Ole Miss Alerted to Sickle Cell Claim

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A law firm representing the family of Bennie Abram, who died last year during a football practice at the University of Mississippi, notified the school today of its intention to file a $10 million lawsuit.

Abram, a walk-on junior defensive back, collapsed and died Feb. 19, 2010, the first day of spring practice. An autopsy report showed that the 20-year-old's death was due to complications from sickle cell trait with exertion and a contributing factor of cardiomegaly, an inflammation of the heart.

The Lanier Law Firm, which negotiated a landmark 2009 settlement with the NCAA following the death of Rice University football player Dale R. Lloyd II, who also had sickle cell trait, is representing the Abram family.

According to Lanier attorney Gene Egdorf, Ole Miss officials have said the university began testing athletes for sickle cell trait starting in 1989, and that the school knew about Abram's condition. However, Egdorf says the Abram family wasn't made aware of the results or the potential ramifications of the diagnosis.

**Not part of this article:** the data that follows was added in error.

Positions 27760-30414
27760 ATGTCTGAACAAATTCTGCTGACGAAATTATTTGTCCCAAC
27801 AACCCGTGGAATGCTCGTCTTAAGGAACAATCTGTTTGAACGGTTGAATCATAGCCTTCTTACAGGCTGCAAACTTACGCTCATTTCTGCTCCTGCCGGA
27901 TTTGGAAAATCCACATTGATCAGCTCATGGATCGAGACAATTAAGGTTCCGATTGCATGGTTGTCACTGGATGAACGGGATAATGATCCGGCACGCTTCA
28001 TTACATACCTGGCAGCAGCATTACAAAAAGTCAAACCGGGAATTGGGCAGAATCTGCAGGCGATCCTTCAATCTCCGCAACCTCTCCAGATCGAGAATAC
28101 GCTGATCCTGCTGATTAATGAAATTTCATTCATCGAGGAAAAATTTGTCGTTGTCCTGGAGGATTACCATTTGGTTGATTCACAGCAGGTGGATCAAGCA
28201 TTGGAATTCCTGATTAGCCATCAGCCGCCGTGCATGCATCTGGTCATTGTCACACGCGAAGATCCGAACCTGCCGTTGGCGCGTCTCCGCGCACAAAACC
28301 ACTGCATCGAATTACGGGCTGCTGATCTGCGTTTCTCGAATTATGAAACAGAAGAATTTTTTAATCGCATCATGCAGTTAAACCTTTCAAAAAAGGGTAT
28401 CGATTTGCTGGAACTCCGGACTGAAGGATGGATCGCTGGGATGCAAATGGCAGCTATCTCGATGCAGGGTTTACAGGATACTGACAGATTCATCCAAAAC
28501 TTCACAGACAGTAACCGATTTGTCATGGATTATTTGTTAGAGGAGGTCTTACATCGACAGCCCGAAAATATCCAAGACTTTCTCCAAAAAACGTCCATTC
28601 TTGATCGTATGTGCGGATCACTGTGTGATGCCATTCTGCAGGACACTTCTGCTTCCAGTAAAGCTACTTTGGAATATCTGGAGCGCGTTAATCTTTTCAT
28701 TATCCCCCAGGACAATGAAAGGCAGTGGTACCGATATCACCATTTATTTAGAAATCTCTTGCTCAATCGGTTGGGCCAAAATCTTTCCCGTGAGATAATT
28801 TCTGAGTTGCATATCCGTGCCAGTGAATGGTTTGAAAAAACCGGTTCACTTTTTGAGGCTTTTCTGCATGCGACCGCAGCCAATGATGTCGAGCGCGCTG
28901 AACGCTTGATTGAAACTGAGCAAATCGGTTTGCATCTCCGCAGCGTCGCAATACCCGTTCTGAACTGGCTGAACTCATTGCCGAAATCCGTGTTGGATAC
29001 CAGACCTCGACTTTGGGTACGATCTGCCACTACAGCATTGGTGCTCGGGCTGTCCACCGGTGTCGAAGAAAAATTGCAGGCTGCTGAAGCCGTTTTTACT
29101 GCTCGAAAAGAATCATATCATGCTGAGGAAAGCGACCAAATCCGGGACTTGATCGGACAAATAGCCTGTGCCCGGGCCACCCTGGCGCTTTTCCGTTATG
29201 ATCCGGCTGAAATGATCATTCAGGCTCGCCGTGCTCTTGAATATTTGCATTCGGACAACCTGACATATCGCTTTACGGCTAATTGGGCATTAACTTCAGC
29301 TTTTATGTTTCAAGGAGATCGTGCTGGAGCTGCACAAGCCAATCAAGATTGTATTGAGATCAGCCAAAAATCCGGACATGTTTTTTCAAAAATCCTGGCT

Other schools, including North Carolina A&T, have recently suffered consequences surrounding student-athletes affected by sickle cell trait.

"Student-athletes shouldn't be dying because of sickle cell," Egdorf stated in a release. "The only reason that it turns fatal is because someone along the way made mistakes or intentionally disregarded the well-established guidelines for training, monitoring and treating these student-athletes."

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